Perilla Derived Compounds Mediate Human TRPA1 Channel Activity
- *Corresponding Author:
- Alberto Maria Cattaneo
Department of Food, Environmental and Nutritional Sciences
Università degli Studi di Milano, Via Celoria, 2 20133, Milan (MI) - Italy
Tel: +39 392 2939008
E-mail: [email protected]
Received Date: January 20, 2017; Accepted Date: February 01, 2017; Published Date: February 06, 2017
Citation: Cattaneo AM, Bobkov YV, Corey EA, Borgonovo G, Bassoli A (2017) Perilla Derived Compounds Mediate Human TRPA1 Channel Activity. Med Aromat Plants (Los Angel) 6: 283. doi: 10.4172/2167-0412.1000283
Copyright: © 2017 Cattaneo AM, et al. This is an open-access article distributed under the terms of the Creative Commons Attribution License, which permits unrestricted use, distribution, and reproduction in any medium, provided the original author and source are credited.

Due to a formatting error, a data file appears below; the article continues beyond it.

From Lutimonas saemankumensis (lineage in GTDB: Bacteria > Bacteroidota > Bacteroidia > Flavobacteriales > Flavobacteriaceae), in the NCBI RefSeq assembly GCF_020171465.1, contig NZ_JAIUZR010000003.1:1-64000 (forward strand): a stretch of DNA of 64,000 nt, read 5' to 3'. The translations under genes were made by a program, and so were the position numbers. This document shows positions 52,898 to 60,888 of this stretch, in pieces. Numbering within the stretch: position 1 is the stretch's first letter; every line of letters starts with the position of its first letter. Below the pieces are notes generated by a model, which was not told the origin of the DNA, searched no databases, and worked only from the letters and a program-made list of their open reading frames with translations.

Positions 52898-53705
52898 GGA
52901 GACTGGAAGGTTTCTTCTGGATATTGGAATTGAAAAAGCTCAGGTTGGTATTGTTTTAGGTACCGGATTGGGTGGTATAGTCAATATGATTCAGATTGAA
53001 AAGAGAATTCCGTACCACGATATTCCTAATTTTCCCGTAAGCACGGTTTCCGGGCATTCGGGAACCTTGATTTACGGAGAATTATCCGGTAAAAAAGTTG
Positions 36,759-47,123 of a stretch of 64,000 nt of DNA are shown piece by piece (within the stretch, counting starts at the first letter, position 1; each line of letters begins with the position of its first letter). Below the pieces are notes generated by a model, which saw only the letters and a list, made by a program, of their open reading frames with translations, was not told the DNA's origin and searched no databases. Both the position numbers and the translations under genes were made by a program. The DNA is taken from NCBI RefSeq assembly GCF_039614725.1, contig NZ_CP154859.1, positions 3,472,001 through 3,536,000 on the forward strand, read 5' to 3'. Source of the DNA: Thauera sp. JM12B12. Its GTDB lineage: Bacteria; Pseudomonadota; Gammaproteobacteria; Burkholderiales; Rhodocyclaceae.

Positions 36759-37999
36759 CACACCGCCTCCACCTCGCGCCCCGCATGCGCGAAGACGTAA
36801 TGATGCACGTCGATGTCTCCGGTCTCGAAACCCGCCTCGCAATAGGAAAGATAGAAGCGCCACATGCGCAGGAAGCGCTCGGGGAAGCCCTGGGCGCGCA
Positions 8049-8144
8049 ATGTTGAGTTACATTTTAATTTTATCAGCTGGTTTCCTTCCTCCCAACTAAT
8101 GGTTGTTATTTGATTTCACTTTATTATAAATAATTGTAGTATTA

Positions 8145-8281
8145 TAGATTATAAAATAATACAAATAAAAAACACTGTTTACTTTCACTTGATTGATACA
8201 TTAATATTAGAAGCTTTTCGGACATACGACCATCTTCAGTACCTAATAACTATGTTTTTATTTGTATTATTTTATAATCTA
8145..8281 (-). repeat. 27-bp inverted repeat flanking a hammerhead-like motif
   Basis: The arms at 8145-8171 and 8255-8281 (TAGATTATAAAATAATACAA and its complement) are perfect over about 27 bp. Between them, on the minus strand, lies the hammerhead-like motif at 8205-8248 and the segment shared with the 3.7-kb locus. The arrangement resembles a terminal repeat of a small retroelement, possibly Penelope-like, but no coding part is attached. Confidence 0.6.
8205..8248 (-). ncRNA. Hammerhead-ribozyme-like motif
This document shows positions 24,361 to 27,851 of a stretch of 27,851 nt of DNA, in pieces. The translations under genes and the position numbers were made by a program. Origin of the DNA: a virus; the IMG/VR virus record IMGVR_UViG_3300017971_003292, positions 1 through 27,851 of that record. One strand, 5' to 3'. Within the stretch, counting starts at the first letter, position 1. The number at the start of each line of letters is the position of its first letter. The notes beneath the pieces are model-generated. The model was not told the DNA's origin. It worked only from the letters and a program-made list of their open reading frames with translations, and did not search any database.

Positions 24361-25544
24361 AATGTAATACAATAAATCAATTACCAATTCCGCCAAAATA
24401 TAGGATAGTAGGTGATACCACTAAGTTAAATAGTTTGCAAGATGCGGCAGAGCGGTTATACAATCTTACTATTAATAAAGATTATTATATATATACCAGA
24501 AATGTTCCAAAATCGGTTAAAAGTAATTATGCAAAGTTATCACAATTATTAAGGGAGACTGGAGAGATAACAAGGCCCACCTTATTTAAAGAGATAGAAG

Compounds from food plants affecting the somatosensory system, like Perilla frutescens (L.), are well known for their flavoring, pharmacological and medical properties. Yet the exact mechanisms underlying their activity are still poorly understood. Transient Receptor Potential (TRP) channels involved in chemestetic sensations likely represent some of the primary targets for these compounds. Using a heterologous expression system and calcium imaging we show that a number of Perilla derived compounds (S-(-)-1,8-p-menthadiene-7-al (perillaldehyde, PA); 3-(4-methyl- 1-oxopentyl)furan (perillaketone, PK); 1,2,4-trimethoxy-5-[(E)-prop-1-enyl]benzene (α-asarone, ASA)) and synthetic compounds derivative from Perilla (3-(4-methoxy-phenyl)-1-furan-2-yl-propenone (PK-16) and 3-(4-chloro-phenyl)- 1-furan-2-yl-propenone (PK-18)) are capable of activating the human TRP Ankyrin family channel (h-TRPA1). The compounds tested appear to be partial agonists of the channel with the potency sequence (EC50, μM): PK- 16(107.7)>PA (160.5)>ASA(210.9)>PK(350). Our findings provide important insight into the functional properties of the compounds derived from P. frutescens and reveal new perspectives for the design of tools for pharmaceutical, agricultural and food industry applications.